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Low-Level Laser Therapy in Chronic Autoimmune Thyroiditis

Information source: University of Sao Paulo General Hospital
ClinicalTrials.gov processed this data on August 20, 2015
Link to the current ClinicalTrials.gov record.

Condition(s) targeted: Autoimmune Thyroiditis

Intervention: Low-level Laser therapy (Device)

Phase: Phase 2

Status: Completed

Sponsored by: University of Sao Paulo General Hospital

Official(s) and/or principal investigator(s):
Danilo B Höfling, Dr., Principal Investigator, Affiliation: University of São Paulo General Hospital


The purpose of this study is to evaluate whether low-level Laser therapy is effective in ameliorating the thyroid function of patients with hypothyroidism caused by chronic autoimmune thyroiditis.

Clinical Details

Official title: Low-Level Laser Therapy in Chronic Autoimmune Thyroiditis: Randomized, Placebo Controlled Clinical Trial

Study design: Allocation: Randomized, Endpoint Classification: Efficacy Study, Intervention Model: Parallel Assignment, Masking: Double Blind (Subject, Outcomes Assessor), Primary Purpose: Treatment

Primary outcome: The main outcome measure was to gauge the effectiveness of applying LLLT in patients with hypothyroidism caused by CAT evaluated by a significant reduction of the levothyroxine (LT4) mean dose (µ/day) 9 months post-LT4 withdrawal.

Secondary outcome:

Evaluate the LLLT efficacy in reducing thyroid autoantibodies concentrations.

Evaluate the LLLT efficacy by quantitative and qualitative ultrasonography parameters.

Detailed description: Chronic autoimmune thyroiditis (CAT) is the most common cause of hypothyroidism in iodine-replete areas. An autoimmune dysfunction causes humoral and cellular responses that lead progressively to thyroiditis. There is no effective therapy available that can change the natural history of CAT, which presents a high incidence of hypothyroidism and requires continuous treatment with levothyroxine (LT4). Laser light can be valuable since the local and systemic actions of low-level laser therapy (LLLT) have been shown to be effective in treating autoimmune diseases, such as rheumatoid arthritis and Sjogren's syndrome. There is also evidence suggesting that LLLT can facilitate regeneration of various tissues and, in animal thyroids, can lead to improvement in microcirculation and increases in serum triiodothyronine (T3) and thyroxine (T4) levels. Since the LLLT is a non-invasive, cost-effective and painless procedure, the objective of this randomized clinical trial was to evaluate the effectiveness of LLLT in patients with hypothyroidism caused by chronic autoimmune thyroiditis, based on patients' thyroid function, their concentration of thyroid autoantibodies, and the parameters of their ultrasonography study.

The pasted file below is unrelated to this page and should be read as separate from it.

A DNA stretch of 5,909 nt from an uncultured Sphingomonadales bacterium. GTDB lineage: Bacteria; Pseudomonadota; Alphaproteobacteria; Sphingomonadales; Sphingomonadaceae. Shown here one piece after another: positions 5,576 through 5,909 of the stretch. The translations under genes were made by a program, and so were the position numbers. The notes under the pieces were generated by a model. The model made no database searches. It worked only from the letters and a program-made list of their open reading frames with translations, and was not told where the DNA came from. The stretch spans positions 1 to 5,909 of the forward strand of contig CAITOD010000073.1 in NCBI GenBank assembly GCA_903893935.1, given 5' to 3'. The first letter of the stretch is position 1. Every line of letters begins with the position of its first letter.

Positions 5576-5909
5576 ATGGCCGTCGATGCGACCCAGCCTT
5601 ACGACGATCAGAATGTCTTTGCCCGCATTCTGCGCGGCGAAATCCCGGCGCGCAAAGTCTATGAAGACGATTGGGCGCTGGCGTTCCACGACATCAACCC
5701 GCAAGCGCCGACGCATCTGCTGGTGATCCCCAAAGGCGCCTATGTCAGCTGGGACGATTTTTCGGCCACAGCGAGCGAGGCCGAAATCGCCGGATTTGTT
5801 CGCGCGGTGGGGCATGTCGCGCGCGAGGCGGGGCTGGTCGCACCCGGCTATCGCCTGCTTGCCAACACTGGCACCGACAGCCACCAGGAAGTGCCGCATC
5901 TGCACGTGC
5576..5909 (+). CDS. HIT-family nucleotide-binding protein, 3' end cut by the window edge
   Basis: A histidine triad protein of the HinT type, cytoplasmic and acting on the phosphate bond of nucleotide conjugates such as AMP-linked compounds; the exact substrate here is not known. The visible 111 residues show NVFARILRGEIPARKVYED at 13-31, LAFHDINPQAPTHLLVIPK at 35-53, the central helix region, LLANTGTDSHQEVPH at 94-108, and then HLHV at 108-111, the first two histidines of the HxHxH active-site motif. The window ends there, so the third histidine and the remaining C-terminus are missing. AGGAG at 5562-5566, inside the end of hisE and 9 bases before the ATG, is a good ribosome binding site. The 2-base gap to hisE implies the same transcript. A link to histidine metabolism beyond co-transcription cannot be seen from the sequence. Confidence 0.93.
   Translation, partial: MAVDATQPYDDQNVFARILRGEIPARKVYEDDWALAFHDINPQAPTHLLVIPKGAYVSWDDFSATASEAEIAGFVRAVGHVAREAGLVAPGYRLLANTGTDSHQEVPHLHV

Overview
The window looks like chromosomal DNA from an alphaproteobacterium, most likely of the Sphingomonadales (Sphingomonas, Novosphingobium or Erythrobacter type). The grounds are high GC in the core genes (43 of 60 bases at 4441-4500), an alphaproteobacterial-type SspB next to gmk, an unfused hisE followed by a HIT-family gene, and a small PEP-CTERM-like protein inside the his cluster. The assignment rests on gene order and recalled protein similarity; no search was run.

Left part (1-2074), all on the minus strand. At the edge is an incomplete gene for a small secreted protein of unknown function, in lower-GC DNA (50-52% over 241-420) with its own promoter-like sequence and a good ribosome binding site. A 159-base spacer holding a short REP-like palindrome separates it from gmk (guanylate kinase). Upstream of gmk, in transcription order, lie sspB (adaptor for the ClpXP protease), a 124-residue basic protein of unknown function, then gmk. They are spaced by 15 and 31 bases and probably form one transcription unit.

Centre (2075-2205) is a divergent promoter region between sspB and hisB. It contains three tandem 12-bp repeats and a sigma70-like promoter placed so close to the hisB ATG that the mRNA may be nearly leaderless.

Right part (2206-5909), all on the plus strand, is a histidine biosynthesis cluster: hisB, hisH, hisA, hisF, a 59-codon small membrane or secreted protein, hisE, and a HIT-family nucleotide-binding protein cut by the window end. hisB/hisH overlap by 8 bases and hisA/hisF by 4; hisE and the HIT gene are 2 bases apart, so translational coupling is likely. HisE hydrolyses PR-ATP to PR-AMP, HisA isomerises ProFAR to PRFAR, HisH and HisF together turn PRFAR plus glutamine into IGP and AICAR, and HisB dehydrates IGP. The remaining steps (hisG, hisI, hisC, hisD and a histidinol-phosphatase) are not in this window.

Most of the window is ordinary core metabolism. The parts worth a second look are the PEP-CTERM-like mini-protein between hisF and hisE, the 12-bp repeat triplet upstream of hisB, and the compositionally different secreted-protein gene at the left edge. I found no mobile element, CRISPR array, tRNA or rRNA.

Minimum age: 20 Years. Maximum age: 60 Years. Gender(s): Both.


Inclusion Criteria:

- Patients previously diagnosed with hypothyroidism induced by chronic autoimmune

thyroiditis (CAT). The presence of hypothyroidism, laboratory measurements and ultrasonography criteria were applied to diagnose CAT.

- Significantly elevated concentrations of thyroid peroxidase (TPOAb) and/or

thyroglobulin (TgAb) autoantibodies

- Ultrasonography results consistent with CAT

- Patients undergoing LT4 treatment

- Normal (or almost normal) levels of triiodothyronine (T3), thyroxine (T4), free T4

and thyrotropin (TSH) Exclusion Criteria:

- Use of immunosuppressants, immunostimulants, or other drugs that could interfere with

the production, metabolism and transport of thyroid hormones

- CAT with normal thyroid function

- CAT with subclinical hypothyroidism

- Thyroid nodules

- Hypothyroidism stemming from post-partum thyroiditis (up to 18 months after


- History of Graves' disease

- Thyrotropin receptor antibody (TRAb) detectable

- Prior treatment with radioiodine

- Tracheal stenosis

- Pregnancy

- History of ionizing irradiation and/or neoplasia in the cervical area

- Previous surgical intervention in the thyroid

- Thyroid hypoplasia

- Ectopic thyroid

- Serious illness (cancer, ischemic coronary artery disease, stroke, kidney or liver

failure, etc.)

Locations and Contacts

University of Sao Paulo General Hospital, São Paulo 05403-001, Brazil
Additional Information

Starting date: March 2006
Last updated: May 21, 2010

Page last updated: August 20, 2015

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